Two weeks ago some fellow tech investors and I took a trip to Amsterdam for a large conference on the future of computing, hosted by Nvidia. The company has emerged as one of the leaders in graphic processors, a technology being adopted by companies behind the machine learning revolution. One thing that struck us all was just how much of the conference was devoted to the automotive industry.
Surely other industries could share the spotlight? Especially given that only six percent of Nvidia’s revenues are expected to come from automotive this year, compared to a whopping 56 percent from gaming. So why spend so much time on cars?
One simple reason is that Europe is still the home of many of the world’s car manufacturers. Volvo, Renault, and Audi were all there as both speakers and potential customers for the new Nvidia kit. But underneath the slick auto-demos in the keynote is an industry in flux. Nvidia, and other similar suppliers, know that they have the opportunity to claim a whole new level of relevance in the automotive market, as software and automation eats the car.
2015 and 2016 have been crazy years for the industry. Car manufacturers and their suppliers have been scrambling to consolidate and to snap up exciting startups.
So far, the total value of automotive-supplier deals in 2015 and 2016 has been $74.4 billion. Comparing this to the $17.7 billion annual average that we saw in the previous 10 years, it is clear that something has changed. The number of transactions valued at $500 million or more rose to 18 in 2015 — three times the average for the previous 10 years – and there have been 11 such deals in 2016 so far.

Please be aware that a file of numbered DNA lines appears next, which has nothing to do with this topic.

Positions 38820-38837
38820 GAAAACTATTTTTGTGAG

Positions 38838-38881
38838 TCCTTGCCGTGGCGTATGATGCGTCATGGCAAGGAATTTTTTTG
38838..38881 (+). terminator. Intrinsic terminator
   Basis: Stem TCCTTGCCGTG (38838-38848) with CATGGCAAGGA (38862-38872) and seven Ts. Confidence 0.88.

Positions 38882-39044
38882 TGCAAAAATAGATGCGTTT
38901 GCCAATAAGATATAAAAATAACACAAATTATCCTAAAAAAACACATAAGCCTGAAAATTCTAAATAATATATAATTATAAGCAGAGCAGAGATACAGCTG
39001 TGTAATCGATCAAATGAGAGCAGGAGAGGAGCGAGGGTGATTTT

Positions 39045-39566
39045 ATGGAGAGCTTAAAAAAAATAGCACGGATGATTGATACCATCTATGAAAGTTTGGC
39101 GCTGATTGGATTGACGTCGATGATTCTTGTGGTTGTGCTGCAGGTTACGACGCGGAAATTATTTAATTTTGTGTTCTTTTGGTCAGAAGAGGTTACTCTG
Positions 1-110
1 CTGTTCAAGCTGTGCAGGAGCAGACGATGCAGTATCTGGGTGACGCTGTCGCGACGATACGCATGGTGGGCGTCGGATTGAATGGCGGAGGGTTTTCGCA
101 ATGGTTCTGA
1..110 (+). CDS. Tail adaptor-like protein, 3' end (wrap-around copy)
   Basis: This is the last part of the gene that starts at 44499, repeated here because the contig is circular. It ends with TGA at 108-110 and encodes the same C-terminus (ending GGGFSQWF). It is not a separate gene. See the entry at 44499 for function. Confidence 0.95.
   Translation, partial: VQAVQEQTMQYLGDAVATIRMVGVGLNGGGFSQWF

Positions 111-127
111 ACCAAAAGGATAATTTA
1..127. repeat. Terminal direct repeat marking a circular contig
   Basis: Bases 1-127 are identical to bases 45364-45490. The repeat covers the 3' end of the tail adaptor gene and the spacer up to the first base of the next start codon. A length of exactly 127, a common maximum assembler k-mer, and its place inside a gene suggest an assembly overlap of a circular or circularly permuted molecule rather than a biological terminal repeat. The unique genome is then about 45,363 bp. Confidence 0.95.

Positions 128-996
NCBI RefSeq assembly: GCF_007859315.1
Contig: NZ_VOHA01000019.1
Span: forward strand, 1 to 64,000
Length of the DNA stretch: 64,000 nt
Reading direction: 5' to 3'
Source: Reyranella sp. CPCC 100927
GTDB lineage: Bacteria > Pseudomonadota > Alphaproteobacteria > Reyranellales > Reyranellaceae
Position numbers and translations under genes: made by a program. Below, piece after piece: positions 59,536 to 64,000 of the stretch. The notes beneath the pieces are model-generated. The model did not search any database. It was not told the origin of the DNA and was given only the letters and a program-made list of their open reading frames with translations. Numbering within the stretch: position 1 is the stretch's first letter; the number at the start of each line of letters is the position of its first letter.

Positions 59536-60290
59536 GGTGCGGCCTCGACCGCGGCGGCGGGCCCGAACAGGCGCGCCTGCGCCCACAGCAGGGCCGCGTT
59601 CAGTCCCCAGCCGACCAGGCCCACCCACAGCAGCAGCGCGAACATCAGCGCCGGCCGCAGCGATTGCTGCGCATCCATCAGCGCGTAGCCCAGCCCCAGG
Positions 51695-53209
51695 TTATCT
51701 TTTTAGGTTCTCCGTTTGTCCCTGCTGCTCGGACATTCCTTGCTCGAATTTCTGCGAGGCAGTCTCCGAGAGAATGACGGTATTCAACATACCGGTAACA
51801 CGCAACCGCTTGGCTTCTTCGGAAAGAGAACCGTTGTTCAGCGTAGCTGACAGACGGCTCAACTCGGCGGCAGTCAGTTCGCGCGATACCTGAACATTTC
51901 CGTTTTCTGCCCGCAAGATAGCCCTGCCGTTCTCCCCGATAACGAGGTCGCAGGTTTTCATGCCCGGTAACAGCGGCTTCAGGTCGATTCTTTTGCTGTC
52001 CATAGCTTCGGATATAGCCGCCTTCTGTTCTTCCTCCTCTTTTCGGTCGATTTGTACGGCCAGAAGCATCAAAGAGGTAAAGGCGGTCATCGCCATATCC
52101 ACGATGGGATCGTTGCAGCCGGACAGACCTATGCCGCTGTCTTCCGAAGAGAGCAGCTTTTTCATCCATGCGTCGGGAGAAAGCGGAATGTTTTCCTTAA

It’s not only the volume of acquisitions that raises eyebrows, but the car manufacturers are acquiring different kinds of companies.
The auto suppliers have been gearing up on software. Continental acquired Elektrobit’s automotive software division in 2015 for $665 million. Similarly, Harman International Industries acquired two software companies in 2015, paying $780 million for Symphony Teleca and $170 million for Red Bend Software, which produce connected devices and over-the-air updates. The same goes for Intel, which acquired two companies this year, Yogitech and Itseez, for their advanced assisted driving software, robotics, and autonomous machines division.